Justice McHero thought hard upon the old man’s words. Before him was a path filled with peril and almost certain death. He meditated upon this problem, and after one week of meditative prayer, he decided it would be much easier and safer just to buy a Magical Sword of Demon’s Kiss from Ebay.

Dogbroth the Bearded was a little disappointed, he was looking forward to chopping McHero’s head off.

Bob the Sorceror thought the whole thing was cheating, and complained to the Evil Council…they told him to get some Sword of Demon’s Kiss repelling armor…also from Ebay.

Bethseda Softworks. If I can give you any advice, forget the horse skin. Instead, write a few new quests, sell them as an expansion pack for $10-$20, and put the new horse in there as a prize for beating the quests. That way, we don’t feel like we’re ‘cheating’ and get some actual value for our money.


MC Etcher said...

Hmn, I'm torn. They're trying out a new ploy to see what happens.

Since it could take a very well-paid 3D artist a day or two to make a really sweet horse skin, they're not cheap.

If even 100 people bought the horse skin, the company made money.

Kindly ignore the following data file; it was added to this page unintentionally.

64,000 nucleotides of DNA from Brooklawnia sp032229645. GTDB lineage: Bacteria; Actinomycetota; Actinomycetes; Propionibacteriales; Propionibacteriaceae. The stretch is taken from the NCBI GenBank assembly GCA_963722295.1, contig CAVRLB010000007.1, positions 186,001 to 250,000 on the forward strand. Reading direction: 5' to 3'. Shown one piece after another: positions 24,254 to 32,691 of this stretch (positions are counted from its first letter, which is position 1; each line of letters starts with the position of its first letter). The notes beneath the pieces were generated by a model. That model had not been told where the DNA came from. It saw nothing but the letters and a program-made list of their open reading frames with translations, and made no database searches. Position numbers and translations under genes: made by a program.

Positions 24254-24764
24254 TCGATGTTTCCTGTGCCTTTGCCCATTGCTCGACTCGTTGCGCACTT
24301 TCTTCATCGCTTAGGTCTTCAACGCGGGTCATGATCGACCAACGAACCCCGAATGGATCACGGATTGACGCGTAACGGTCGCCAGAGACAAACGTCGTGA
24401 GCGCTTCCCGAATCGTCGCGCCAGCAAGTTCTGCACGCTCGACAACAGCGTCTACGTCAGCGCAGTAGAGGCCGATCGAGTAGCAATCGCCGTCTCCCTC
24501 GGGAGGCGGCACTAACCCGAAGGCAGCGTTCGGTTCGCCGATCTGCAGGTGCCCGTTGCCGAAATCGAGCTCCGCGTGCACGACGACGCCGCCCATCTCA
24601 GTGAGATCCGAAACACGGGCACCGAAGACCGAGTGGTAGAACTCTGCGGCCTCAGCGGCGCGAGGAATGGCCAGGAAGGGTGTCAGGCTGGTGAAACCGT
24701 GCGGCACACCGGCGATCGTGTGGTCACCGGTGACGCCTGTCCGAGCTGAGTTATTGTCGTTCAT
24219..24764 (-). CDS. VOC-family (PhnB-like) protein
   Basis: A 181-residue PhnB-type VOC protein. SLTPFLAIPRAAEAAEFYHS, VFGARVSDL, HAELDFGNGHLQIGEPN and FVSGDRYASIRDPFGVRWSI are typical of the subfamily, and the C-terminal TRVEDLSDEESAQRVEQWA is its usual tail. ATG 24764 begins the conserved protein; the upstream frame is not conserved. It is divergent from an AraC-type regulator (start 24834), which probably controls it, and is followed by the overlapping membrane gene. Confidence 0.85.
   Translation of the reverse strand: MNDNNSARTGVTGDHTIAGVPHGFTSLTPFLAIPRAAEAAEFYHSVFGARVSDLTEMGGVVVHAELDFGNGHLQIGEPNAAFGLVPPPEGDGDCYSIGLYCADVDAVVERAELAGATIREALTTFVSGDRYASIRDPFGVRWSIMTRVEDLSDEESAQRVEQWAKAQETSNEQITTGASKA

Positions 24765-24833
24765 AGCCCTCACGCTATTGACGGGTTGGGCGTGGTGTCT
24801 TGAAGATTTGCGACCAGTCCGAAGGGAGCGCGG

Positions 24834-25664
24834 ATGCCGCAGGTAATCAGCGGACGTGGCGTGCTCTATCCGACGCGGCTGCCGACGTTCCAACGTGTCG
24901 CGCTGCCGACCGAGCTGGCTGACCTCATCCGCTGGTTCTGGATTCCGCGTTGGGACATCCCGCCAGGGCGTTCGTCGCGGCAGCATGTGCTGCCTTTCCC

I fear that paying for individual add-ons will become pretty typical. It depends on how much pissing and moaning there is.

Paulius said...

It depends on the add on. I'd be more than willing to pay for games online on a 'per-chapter' basis. It's a great way to see if you like the game, before shelling out $60 for it.

The horse thing is just stupid. They're hoping people will start paying tiny amounts of money (But pay that money lots and lots of times), for the smallest, trivial things.

Oh, and it takes a long time to make anew skin from scratch...what are the odds they didn't just alter one of the existing skins? I think the new one was a plain old horse, but with horse-armor on.

Not very hard to do. Probably got the intern to do it over lunch.